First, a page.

Harmonic has stopped selling StreamLiner video-on-demand servers and will start to phase out support for the VOD family by the end of 2012, according to a memo to customers obtained by Multichannel News.
According to the Sept. 30 memo, the company will not develop new features for the StreamLiner 2000 and 3000 hardware, software and licenses after September 2011. Harmonic also said it will not offer alternative VOD server platforms.
"Harmonic fully understands the nature of the VOD business and the time required for transition to alternative platforms," the company said in the memo. "To alleviate the impact to customer existing expansion plan, Harmonic has reserved sufficient inventories available for customer purchase at heavy discount to cope with the expansion needs in the near to medium term."
In an interview, Tom Lattie, vice president of product management for Harmonic's production, playout and streaming products, said the company was moving its focus to other forms of video delivery.
"While there's still a huge focus on on-demand content, we're seeing a huge shift in how that content is being delivered to consumers," he said. "What you're seeing from us is, instead of investing in the traditional VOD pump business, we're taking that technology and know-how and increasing our investment in the new ways content is being delivered."
Specifically, Lattie pointed to Harmonic's recent introduction of the ProMedia suite of software solutions and appliances, which supersedes the vendor's MediaPrism family. ProMedia products include HTTP and RTMP streaming-video software that encapsulates and delivers video to a variety of target devices, as well as a video-ingest engine that provides one-step encoding for multiplatform distribution.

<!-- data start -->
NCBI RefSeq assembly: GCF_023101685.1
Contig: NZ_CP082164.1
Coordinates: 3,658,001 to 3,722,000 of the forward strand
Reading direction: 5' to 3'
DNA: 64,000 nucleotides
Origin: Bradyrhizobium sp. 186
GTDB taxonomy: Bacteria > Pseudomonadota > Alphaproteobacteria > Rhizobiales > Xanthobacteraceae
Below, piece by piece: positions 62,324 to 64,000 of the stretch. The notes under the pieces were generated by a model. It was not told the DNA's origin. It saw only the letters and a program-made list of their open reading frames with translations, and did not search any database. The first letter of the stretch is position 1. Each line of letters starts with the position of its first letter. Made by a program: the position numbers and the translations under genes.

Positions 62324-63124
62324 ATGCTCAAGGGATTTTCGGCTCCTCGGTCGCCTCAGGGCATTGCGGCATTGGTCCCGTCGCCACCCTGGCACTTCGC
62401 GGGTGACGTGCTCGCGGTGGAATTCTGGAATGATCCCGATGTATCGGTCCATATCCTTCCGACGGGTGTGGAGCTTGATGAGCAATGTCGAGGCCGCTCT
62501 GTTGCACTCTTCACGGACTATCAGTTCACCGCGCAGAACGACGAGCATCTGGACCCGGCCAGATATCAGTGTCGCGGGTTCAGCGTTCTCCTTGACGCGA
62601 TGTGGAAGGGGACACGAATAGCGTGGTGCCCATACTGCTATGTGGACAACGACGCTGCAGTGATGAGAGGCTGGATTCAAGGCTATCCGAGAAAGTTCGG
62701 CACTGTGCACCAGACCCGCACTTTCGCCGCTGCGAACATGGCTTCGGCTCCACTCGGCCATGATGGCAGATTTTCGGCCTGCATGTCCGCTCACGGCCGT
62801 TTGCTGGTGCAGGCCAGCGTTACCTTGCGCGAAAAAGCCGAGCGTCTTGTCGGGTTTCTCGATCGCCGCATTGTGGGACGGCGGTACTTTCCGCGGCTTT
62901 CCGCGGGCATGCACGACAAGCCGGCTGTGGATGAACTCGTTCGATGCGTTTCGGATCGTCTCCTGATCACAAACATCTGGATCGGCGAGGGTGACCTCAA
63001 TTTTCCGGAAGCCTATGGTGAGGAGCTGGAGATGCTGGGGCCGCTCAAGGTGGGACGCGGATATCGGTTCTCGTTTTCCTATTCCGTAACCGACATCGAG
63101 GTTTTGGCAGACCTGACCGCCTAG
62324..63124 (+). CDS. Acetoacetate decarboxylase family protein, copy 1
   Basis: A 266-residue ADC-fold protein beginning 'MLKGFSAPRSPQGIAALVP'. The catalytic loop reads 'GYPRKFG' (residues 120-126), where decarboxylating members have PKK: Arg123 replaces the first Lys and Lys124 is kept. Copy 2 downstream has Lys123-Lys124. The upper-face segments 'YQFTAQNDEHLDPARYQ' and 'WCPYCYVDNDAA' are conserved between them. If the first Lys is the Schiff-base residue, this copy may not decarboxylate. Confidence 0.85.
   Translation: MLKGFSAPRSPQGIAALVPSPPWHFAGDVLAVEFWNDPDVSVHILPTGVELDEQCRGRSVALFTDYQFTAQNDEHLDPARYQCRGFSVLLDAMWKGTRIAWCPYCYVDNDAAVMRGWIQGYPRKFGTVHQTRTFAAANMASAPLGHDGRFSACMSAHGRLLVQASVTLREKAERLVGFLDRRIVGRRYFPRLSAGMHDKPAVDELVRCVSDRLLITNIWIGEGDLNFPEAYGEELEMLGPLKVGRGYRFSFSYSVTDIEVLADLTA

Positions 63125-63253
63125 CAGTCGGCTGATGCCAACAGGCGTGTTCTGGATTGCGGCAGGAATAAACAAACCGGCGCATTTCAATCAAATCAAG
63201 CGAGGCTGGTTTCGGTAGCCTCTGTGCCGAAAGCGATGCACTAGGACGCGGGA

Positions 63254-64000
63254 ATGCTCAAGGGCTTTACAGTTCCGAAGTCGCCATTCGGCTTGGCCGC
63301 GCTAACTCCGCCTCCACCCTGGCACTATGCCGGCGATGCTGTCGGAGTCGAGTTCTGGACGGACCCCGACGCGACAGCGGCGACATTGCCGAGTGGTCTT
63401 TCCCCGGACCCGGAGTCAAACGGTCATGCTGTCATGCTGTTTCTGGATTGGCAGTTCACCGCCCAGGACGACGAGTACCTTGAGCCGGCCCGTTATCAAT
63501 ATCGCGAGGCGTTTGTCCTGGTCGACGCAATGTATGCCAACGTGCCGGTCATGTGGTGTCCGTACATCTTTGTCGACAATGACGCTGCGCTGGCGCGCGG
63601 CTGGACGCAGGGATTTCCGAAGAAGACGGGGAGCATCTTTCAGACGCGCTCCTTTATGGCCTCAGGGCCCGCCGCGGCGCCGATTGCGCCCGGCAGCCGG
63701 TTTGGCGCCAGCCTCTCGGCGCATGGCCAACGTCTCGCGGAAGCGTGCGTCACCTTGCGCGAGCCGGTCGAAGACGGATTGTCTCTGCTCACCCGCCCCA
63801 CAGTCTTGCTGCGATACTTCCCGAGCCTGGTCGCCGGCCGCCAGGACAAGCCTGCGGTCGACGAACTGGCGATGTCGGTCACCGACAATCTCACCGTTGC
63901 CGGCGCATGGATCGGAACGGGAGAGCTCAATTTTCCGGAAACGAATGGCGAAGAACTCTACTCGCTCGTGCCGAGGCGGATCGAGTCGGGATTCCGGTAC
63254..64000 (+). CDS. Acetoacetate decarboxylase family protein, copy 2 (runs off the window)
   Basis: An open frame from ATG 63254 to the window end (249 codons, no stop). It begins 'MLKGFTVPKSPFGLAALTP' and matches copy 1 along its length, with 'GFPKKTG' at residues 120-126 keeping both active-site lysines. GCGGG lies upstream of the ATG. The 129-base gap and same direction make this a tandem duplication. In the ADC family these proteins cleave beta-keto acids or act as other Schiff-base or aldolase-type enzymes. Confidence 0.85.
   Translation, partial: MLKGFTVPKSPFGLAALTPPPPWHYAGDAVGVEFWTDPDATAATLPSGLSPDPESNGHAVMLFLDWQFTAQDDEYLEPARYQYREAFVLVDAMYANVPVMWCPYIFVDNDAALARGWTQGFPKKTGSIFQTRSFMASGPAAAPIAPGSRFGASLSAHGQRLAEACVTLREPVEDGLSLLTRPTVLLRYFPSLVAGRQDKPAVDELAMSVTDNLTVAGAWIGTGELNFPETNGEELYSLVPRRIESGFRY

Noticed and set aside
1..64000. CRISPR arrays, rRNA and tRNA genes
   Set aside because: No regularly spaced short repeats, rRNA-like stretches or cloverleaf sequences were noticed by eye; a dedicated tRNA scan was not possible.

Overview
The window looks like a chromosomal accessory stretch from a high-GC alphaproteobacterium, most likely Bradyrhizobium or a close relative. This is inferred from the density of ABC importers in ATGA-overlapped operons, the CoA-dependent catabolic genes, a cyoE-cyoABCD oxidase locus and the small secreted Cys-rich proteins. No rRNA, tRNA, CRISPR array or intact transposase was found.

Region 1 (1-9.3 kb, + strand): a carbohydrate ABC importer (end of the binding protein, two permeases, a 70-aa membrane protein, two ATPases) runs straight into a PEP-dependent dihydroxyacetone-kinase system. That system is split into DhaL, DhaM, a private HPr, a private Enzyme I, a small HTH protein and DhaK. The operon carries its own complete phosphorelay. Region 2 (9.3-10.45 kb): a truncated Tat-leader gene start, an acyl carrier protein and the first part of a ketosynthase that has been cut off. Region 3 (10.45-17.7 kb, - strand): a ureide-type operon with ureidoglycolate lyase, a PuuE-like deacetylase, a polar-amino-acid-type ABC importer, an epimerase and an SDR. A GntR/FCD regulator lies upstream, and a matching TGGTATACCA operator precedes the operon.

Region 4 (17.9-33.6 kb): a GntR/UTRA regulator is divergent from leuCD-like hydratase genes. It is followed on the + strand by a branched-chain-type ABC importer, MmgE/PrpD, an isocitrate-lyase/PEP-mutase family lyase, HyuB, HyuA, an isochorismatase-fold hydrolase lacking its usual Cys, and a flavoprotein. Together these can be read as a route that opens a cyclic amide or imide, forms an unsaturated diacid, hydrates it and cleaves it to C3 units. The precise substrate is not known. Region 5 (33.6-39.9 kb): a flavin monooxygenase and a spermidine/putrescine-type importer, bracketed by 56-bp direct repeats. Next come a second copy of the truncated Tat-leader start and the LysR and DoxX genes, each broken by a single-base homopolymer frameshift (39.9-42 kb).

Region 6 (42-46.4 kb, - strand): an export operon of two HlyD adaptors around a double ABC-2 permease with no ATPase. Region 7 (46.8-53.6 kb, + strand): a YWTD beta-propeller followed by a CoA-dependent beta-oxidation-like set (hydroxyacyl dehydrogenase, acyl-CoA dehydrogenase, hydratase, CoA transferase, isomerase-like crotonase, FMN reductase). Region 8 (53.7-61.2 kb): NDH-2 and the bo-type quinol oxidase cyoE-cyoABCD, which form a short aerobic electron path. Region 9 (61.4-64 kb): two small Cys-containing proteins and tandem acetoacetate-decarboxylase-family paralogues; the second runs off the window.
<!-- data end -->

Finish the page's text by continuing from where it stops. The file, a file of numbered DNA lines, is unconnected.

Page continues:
In the memo to customers, Harmonic said it will continue to support StreamLiner 2000 and 3000 products through Dec. 31, 2012. Lattie noted that some customers have contracts that provide for support beyond that date.
In April 2010, Arris Group sued Harmonic in federal district court, alleging that the StreamLiner 3000 product infringed four patents held by Arris related to trick-play mode. The parties reached a tentative agreement on a settlement in the fourth quarter of last year and in April 2011 Harmonic paid Arris $1.3 million to have the claim dismissed, according to Harmonic's most recent quarterly filings with the Securities and Exchange Commission.
Harmonic in 2006 acquired Entone Technologies' VOD software business, which formed the basis for the StreamLiner family, for about $45 million in cash and stock.